Blaylock - Vytorin Danger - Like Other Cholesterol Drugs
April 3, 2008

A headline-making new study has revealed that the widely prescribed cholesterol drug Vytorin may not reduce the risk of heart attack.
But the report about the ineffectiveness and dangers of a cholesterol drug like Vytorin comes as no surprise to readers of The Blaylock Wellness Report (published by Newsmax), edited by Russell L. Blaylock, M.D., one of the nation's leading nutritionists.
Clinical trials showed that Vytorin failed to slow, and might even speed up, the growth of fatty plaques in the arteries, and The New England Journal of Medicine published an editorial on Sunday saying that Vytorin and one of its components, Zetia, should be used only as a last resort.
"So Vytorin is no better than Lipitor or other cholesterol drugs - who cares?" Dr. Blaylock told Newsmax.
Blaylock has been warning consumers for years that statin drugs don't cure the root cause of heart disease, namely inflammation. Instead, he argues that cholesterol drugs offer so many side effects to users they should be viewed as dangerous.
"An enormous amount of research" has shown that the medical community's claim that elevated cholesterol is the culprit in heart attacks and strokes is "pure baloney," Blaylock says.
Back in August 2004, Blaylock's report noted: "The fact that 50 percent of all strokes and heart attacks have absolutely nothing to do with elevated cholesterol levels has been kept from the public eye and from physicians' medical education.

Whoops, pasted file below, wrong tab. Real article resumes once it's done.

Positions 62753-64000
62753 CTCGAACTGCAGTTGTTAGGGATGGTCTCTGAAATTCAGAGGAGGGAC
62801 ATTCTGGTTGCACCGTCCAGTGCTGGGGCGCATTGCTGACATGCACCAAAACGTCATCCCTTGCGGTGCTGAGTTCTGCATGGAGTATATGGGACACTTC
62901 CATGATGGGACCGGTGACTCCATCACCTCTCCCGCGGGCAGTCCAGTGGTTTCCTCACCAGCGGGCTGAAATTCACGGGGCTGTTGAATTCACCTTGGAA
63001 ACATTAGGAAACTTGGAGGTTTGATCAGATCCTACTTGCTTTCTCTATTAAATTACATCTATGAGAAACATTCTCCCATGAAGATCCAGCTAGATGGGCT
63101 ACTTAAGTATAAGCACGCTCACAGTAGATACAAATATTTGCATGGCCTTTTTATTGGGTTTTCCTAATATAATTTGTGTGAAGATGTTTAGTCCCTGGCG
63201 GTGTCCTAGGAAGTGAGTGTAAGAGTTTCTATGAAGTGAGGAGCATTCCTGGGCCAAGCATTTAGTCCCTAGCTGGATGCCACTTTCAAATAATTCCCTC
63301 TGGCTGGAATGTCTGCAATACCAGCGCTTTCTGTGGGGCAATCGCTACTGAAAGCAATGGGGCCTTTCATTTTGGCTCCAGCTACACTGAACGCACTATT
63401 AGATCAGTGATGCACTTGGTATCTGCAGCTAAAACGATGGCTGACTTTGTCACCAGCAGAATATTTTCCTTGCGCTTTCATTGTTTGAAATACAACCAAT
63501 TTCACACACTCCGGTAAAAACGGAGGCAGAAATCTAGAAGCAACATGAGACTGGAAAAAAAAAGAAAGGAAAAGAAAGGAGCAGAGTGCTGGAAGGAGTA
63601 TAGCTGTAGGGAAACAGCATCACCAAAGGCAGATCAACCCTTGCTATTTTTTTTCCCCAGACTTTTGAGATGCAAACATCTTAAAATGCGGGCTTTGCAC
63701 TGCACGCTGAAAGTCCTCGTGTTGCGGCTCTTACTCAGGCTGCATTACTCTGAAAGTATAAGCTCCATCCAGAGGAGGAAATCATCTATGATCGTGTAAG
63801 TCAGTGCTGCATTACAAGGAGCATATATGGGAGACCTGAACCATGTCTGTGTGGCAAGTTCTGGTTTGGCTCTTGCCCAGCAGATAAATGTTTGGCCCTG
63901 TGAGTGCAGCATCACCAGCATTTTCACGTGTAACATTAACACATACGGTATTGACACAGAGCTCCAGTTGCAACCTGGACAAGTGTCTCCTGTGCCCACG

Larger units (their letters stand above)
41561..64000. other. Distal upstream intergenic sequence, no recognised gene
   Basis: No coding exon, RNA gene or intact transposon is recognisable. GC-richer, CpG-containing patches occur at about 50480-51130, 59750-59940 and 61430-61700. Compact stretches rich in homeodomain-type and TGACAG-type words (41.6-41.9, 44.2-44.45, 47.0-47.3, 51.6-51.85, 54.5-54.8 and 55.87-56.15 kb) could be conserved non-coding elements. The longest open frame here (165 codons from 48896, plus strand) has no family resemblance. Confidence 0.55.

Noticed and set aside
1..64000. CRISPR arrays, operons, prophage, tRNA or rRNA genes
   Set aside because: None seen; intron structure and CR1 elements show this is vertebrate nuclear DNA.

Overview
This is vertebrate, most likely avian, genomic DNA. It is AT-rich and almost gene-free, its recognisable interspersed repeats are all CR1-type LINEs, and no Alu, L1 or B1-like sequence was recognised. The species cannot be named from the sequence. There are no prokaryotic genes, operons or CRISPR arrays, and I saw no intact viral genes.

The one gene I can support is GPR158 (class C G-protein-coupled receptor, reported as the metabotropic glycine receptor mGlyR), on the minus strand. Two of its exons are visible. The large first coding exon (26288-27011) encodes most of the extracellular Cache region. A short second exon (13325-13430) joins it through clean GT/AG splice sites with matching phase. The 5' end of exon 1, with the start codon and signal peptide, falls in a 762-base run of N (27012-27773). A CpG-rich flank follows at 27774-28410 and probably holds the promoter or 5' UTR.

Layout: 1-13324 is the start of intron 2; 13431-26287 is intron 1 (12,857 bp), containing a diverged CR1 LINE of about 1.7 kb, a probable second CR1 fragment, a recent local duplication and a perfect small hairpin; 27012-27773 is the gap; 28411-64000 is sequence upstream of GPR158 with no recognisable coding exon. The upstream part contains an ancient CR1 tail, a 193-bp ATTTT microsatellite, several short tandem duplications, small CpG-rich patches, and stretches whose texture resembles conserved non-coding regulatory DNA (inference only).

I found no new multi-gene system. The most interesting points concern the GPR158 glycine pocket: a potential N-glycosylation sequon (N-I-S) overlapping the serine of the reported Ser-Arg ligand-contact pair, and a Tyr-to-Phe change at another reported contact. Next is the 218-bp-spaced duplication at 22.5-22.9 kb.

"Based on the buzz, you could conclude that if you solve your cholesterol problem, you won't suffer heart disease or a stroke. That is a big lie."
He also stated that the public has not been told that the statin drugs used to lower cholesterol are associated with major complications and side effects.
For one thing, statin drugs significantly suppress vital immune cells called helper T-cells, which play a major role in protecting against cancer and fungal, bacterial and viral infections, observes Blaylock, who says statins have become "the cash cow of the pharmaceutical companies."
Dr. Blaylock recommends safe alternatives to statin drugs. Alternatives include antioxidants and flavonoids such as green tea extract, which "prevent cholesterol from oxidizing, which is the only reason cholesterol causes hardening of the arteries in the first place.
"Un-oxidized cholesterol is perfectly harmless even when elevated."
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